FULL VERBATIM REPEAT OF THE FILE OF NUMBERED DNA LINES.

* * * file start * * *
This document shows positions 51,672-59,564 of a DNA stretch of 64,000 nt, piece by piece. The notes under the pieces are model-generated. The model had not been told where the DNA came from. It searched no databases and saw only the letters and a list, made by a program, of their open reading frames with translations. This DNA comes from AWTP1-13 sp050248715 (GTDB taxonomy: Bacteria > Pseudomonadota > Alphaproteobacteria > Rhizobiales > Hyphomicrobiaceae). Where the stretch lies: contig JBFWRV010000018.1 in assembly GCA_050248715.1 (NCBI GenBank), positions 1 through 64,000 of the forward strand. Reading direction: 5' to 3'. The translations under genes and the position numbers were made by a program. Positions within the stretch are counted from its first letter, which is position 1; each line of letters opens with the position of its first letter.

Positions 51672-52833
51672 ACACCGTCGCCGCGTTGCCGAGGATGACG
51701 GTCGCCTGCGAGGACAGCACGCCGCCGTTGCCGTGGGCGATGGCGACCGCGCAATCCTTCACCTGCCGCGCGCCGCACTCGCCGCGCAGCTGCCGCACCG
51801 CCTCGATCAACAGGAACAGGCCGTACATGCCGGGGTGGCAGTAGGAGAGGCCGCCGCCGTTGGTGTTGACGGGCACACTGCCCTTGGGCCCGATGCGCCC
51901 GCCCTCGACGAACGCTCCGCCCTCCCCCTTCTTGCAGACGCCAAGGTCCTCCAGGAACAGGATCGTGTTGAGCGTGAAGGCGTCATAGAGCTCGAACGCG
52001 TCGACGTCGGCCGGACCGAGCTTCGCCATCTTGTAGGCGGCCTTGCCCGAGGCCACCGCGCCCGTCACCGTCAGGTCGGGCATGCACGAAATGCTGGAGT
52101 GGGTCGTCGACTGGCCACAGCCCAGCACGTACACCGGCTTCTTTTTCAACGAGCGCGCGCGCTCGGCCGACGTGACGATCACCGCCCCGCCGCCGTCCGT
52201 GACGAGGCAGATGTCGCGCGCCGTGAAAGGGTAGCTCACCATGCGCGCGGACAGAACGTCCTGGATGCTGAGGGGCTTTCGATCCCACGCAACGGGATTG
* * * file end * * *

This document shows positions 51,672-59,564 of a DNA stretch of 64,000 nt, piece by piece. The notes under the pieces are model-generated. The model had not been told where the DNA came from. It searched no databases and saw only the letters and a list, made by a program, of their open reading frames with translations. This DNA comes from AWTP1-13 sp050248715 (GTDB taxonomy: Bacteria > Pseudomonadota > Alphaproteobacteria > Rhizobiales > Hyphomicrobiaceae). Where the stretch lies: contig JBFWRV010000018.1 in assembly GCA_050248715.1 (NCBI GenBank), positions 1 through 64,000 of the forward strand. Reading direction: 5' to 3'. The translations under genes and the position numbers were made by a program. Positions within the stretch are counted from its first letter, which is position 1; each line of letters opens with the position of its first letter.

Positions 51672-52833
51672 ACACCGTCGCCGCGTTGCCGAGGATGACG
51701 GTCGCCTGCGAGGACAGCACGCCGCCGTTGCCGTGGGCGATGGCGACCGCGCAATCCTTCACCTGCCGCGCGCCGCACTCGCCGCGCAGCTGCCGCACCG
51801 CCTCGATCAACAGGAACAGGCCGTACATGCCGGGGTGGCAGTAGGAGAGGCCGCCGCCGTTGGTGTTGACGGGCACACTGCCCTTGGGCCCGATGCGCCC
51901 GCCCTCGACGAACGCTCCGCCCTCCCCCTTCTTGCAGACGCCAAGGTCCTCCAGGAACAGGATCGTGTTGAGCGTGAAGGCGTCATAGAGCTCGAACGCG
52001 TCGACGTCGGCCGGACCGAGCTTCGCCATCTTGTAGGCGGCCTTGCCCGAGGCCACCGCGCCCGTCACCGTCAGGTCGGGCATGCACGAAATGCTGGAGT
52101 GGGTCGTCGACTGGCCACAGCCCAGCACGTACACCGGCTTCTTTTTCAACGAGCGCGCGCGCTCGGCCGACGTGACGATCACCGCCCCGCCGCCGTCCGT
52201 GACGAGGCAGATGTCGCGCGCCGTGAAAGGGTAGCTCACCATGCGCGCGGACAGAACGTCCTGGATGCTGAGGGGCTTTCGATCCCACGCAACGGGATTG